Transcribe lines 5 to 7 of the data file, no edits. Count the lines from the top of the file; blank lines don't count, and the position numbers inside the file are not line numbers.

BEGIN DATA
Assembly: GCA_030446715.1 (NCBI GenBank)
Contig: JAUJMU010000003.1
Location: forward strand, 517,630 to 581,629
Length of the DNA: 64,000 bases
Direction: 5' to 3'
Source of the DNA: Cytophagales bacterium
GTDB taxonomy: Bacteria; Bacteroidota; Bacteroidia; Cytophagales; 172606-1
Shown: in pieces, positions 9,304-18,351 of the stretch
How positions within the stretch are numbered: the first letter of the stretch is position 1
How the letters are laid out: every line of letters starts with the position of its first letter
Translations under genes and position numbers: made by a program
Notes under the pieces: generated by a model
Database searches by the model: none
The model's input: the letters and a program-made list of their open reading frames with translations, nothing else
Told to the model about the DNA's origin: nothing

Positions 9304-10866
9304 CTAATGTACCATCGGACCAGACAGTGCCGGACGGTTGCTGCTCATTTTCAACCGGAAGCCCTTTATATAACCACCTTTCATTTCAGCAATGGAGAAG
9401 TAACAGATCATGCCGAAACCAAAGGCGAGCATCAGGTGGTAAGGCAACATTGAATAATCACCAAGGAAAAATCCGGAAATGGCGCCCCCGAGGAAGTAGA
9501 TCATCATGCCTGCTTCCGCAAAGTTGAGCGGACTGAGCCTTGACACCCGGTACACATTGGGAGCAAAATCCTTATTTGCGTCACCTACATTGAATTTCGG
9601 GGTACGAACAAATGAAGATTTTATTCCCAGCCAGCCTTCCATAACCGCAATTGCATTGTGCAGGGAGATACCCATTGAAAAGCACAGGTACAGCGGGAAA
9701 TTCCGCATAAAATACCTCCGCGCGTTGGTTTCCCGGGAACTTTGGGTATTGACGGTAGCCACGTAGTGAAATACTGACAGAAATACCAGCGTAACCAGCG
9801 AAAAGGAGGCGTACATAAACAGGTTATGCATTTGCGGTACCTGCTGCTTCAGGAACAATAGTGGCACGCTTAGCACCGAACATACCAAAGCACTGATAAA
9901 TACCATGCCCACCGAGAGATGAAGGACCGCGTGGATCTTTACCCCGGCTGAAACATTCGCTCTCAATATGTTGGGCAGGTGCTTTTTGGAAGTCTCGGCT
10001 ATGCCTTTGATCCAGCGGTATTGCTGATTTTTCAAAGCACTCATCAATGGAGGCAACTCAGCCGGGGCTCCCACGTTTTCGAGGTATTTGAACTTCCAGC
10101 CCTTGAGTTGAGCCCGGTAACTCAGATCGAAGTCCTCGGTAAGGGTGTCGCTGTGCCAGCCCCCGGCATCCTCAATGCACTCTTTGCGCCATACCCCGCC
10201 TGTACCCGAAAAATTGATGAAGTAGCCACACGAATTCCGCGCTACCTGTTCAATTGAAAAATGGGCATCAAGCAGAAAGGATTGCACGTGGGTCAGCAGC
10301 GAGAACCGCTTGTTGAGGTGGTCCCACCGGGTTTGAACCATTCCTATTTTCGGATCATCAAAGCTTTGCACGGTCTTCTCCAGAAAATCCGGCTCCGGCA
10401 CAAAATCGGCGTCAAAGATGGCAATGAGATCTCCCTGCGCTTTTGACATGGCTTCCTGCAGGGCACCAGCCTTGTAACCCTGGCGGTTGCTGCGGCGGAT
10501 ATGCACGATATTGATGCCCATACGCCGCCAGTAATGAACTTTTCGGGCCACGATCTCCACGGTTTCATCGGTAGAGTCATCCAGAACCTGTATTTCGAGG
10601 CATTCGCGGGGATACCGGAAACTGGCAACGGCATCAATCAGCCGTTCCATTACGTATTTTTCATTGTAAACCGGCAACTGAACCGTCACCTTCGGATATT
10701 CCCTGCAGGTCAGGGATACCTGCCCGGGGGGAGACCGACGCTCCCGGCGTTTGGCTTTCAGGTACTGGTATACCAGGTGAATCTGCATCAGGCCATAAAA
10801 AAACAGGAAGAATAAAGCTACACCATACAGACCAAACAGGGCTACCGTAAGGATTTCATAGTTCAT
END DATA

Direction: 5' to 3'
Source of the DNA: Cytophagales bacterium
GTDB taxonomy: Bacteria; Bacteroidota; Bacteroidia; Cytophagales; 172606-1